Understanding the Influence of Cultural Dimensions on the Interpretative Ability of People to Infer Personality from the Avatars: Evidence from Cultural Dimensions of Greece, Pakistan, Russia, and Singapore

Shahid, Muhammad Nauman
Kralli, Maria
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Avatar is a customized cartoon representation of the self and many people develop inferences about individuals’ online representations through their avatar’s facial appearance. Research has shown that avatars can signal information about the personality and social desires of a person [1]. Nonetheless, customizing an avatar enables control of self-representation that could potentially moderate the true personality traits of an individual. The customized facial appearance of the avatar affects people’s ability to draw expressions [2], whereas, several cultural dimensions affect the interpretative ability of the people to construct personality inferences from the facial appearance of avatars. We found a significant relationship between neuroticism to uncertainty avoidance and masculinity, whereas, negative relationships were found between extraversion and masculinity, and agreeableness to uncertainty avoidance. The study uses three-dimensional avatars to capture detailed features and expressions on avatar faces.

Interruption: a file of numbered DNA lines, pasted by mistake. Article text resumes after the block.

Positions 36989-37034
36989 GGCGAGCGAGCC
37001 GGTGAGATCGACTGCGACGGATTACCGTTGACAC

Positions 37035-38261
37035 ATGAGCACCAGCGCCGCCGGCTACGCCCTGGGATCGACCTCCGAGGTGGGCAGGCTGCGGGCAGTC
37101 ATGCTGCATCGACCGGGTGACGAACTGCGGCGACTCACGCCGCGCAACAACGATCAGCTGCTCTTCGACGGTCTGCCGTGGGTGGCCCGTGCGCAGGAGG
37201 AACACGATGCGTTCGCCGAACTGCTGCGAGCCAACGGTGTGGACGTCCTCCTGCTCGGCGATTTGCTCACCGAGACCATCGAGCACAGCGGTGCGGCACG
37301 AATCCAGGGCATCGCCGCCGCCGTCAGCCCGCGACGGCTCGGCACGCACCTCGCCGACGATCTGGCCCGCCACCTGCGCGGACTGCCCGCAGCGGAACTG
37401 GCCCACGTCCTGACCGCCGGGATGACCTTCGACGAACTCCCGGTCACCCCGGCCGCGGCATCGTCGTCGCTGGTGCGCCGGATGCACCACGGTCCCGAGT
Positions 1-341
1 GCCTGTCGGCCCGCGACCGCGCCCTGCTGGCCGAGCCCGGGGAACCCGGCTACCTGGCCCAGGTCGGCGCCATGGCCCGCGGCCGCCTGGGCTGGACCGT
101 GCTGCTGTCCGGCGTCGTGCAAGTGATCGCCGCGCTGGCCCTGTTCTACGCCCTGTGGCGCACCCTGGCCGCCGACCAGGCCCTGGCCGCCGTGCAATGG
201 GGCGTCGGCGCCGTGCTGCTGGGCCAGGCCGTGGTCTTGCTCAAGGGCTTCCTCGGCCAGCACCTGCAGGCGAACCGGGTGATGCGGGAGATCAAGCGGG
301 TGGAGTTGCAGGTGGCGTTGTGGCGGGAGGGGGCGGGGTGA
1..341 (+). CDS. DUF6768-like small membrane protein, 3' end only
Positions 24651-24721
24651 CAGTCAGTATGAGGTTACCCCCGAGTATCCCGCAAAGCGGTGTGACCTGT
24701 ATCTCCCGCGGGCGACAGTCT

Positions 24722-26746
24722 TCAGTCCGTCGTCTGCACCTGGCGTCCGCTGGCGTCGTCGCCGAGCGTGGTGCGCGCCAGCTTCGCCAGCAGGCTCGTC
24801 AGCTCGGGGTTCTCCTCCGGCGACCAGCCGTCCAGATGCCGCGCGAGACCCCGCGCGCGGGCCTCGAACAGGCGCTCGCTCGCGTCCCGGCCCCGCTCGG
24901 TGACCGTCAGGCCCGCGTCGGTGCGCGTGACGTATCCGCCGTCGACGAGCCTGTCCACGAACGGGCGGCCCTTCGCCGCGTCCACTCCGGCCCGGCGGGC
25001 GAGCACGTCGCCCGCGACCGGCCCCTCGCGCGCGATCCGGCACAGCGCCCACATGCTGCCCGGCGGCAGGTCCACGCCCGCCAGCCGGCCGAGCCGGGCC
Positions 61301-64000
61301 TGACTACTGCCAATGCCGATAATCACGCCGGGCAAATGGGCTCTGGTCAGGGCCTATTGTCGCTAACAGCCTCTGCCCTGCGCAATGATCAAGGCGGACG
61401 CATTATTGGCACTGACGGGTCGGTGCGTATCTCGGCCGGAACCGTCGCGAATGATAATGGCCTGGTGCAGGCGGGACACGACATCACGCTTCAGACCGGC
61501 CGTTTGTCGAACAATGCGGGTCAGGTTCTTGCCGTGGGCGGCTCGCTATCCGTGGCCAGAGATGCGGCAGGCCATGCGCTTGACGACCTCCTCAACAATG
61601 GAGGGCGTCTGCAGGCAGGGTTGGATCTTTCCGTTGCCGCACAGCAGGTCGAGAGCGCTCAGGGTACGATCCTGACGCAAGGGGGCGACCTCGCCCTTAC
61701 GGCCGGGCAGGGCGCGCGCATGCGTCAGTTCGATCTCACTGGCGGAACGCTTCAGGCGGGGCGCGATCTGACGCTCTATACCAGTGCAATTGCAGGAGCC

Culture, Identity, and Inclusion, avatar, culture, facial appearance, inference, personality traits, three-dimensional (3d)
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